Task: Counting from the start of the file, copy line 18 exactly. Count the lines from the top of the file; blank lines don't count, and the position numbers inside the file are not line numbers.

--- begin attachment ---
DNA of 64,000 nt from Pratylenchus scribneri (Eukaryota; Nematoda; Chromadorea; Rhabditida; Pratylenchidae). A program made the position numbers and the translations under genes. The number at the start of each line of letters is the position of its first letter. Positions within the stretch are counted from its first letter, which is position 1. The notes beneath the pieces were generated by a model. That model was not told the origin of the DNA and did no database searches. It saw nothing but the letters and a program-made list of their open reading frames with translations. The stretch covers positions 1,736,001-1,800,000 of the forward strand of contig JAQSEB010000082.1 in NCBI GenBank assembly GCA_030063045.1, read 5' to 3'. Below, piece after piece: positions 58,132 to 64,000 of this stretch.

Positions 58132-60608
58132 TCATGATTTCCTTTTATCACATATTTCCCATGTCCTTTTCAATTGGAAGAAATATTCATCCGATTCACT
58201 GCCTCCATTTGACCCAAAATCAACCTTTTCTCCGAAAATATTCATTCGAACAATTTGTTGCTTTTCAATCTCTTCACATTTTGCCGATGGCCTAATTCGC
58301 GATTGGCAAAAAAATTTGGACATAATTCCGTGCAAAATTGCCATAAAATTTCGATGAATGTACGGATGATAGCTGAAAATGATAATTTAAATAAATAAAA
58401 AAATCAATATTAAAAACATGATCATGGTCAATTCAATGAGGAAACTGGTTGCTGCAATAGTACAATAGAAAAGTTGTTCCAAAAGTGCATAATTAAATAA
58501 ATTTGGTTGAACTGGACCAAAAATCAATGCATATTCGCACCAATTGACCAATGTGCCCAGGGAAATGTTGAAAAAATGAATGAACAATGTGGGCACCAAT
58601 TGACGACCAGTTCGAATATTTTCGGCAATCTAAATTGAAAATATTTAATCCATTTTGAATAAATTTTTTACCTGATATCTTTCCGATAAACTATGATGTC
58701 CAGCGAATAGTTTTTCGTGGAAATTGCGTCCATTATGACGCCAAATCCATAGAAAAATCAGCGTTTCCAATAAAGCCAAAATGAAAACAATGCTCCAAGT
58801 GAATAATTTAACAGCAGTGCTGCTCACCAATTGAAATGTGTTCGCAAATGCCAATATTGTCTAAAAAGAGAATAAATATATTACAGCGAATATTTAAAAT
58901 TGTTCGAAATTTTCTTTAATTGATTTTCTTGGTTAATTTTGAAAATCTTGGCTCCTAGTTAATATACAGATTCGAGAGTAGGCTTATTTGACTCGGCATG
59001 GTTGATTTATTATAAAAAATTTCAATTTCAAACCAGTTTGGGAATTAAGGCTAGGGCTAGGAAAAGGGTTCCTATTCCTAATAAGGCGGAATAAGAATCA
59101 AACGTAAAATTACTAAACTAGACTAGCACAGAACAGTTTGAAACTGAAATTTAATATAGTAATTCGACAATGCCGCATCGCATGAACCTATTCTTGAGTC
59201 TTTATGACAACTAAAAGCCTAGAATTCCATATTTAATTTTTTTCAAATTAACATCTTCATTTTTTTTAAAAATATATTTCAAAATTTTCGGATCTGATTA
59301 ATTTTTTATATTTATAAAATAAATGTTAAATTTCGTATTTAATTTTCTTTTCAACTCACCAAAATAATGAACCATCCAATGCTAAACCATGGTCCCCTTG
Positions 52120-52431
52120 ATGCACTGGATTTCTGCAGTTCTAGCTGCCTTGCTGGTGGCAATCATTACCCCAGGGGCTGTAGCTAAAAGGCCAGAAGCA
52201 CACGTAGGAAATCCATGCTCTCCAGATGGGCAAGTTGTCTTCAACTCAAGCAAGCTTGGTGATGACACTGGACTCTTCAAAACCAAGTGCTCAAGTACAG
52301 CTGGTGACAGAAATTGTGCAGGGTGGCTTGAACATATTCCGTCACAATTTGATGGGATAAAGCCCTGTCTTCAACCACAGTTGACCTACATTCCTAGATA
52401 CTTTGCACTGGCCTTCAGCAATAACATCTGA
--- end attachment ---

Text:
52201 CACGTAGGAAATCCATGCTCTCCAGATGGGCAAGTTGTCTTCAACTCAAGCAAGCTTGGTGATGACACTGGACTCTTCAAAACCAAGTGCTCAAGTACAG